The best Mission: Impossible since the original, Rogue Nation does not disappoint.
Setting a high bar with an already widely-publicized pre-credits sequence where a presumably 53 year-old Ethan Hunt (Tom Cruise) hangs off the side of slowly ascending plane, #5 packs in the obligatory daring heist sequence, nonplussed CIA director (Alec Baldwin playing to form) and the alternately confused, self-confident, adrenaline-ridden super-agent first seen in Prague 19 years ago.
Checking in through the traditional telephone-box in one of many nods to the original, Hunt and his trusted team (Ving Rhames, Simon Pegg) track down a shady organization called ‘The Syndicate,’ readily described by Benji as an ‘anti-IMF,’ a rogue team of assassins and ex-agents hell-bent on causing havoc. Joining the fray is Ilsa Faust (Swedish actress Rebecca Ferguson); a very welcome addition to the series, whose screen presence, unclear motives and unique set of skills (a match for Hunt’s) drives much of the action and plot twists throughout the film.
Between them, Hunt and Faust traverse the UK, Morocco and Austria trying to figure out just who’s loyal to who and uncover the real driving force behind the syndicate. The producer’s obvious nostalgia for the TV-series and the cinema of decades-gone is laden-thick, not least of all during a sequence back-stage at the Viennese Opera involving Puccini’s famed Turandot aria ‘Nessun Dorma,’ none of which takes away from a high-tech and very modern thriller.
A more densely-scripted and complex thriller than the previous three entries, Mi5 is readily reminiscent of the Le Carre adaptations and some of Hitchcock’s greater spy sagas with a constantly-evolving plot, betrayal at the highest levels of government and a sense that you’re in some of the most impenetrable espionage territory where you regularly have to re-evaluate just who are the good guys.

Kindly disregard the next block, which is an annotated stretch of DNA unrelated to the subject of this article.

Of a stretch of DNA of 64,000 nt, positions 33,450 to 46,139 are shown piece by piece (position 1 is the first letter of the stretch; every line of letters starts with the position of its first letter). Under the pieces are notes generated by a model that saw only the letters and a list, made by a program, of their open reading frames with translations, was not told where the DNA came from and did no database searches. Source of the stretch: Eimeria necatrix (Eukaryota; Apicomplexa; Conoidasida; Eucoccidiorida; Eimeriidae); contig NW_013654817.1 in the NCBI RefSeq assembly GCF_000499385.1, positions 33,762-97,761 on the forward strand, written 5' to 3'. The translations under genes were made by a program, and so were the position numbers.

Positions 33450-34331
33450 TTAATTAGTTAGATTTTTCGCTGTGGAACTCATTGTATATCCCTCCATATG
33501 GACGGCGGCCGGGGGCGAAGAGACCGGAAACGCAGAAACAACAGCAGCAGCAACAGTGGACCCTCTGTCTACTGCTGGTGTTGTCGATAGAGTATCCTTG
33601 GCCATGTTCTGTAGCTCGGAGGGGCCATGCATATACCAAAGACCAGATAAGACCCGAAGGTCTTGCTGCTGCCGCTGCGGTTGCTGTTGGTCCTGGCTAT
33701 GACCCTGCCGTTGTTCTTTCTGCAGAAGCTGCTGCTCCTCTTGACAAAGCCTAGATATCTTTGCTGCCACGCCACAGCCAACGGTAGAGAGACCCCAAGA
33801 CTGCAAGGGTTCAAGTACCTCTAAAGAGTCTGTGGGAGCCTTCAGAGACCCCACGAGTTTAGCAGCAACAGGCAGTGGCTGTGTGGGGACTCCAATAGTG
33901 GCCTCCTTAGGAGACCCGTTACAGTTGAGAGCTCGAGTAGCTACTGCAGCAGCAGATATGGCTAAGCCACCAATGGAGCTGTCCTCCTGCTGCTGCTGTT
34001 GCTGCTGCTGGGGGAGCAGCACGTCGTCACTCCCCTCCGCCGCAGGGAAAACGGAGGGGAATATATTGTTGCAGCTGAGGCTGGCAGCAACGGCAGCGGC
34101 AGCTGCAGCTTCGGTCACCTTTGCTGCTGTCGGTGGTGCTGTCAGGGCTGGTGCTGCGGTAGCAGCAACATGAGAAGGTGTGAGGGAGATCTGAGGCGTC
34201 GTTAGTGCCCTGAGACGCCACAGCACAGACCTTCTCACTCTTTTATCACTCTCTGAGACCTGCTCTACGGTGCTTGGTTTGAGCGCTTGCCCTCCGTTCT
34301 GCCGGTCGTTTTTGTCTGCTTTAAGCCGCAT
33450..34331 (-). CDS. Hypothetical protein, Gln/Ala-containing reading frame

Sure, it tests the bounds of physics and believability. Why, after careening off a cliff edge, did the motorcycle then explode? Why is there no increased security for the British Prime Minister after the very recent assassination of the head of a major European nation? Why can’t tech-wiz Benji provide Ethan a breathing apparatus when he is able to affix an electronic clock to his wetsuit explaining just how much oxygen Ethan has left? Why does Alec Baldwin, who’s probably gone off script, tell everyone that Hunt is “the manifestation of destiny?”
But none of it matters; Rogue Nation is a sumptuous action film that didn’t feel the need to appear overly ironic, nor rely entirely on CGI over the now lesser-utilized visual-effects and stunt-work which distinguishes Mi5 from so many modern releases.
A hugely entertaining cinema outing which took a well-judged risk on a new talent, Rogue Nation is a gratifying two hours for action fans anywhere and a phenomenal way to introduce Ferguson to a round of future casting-calls.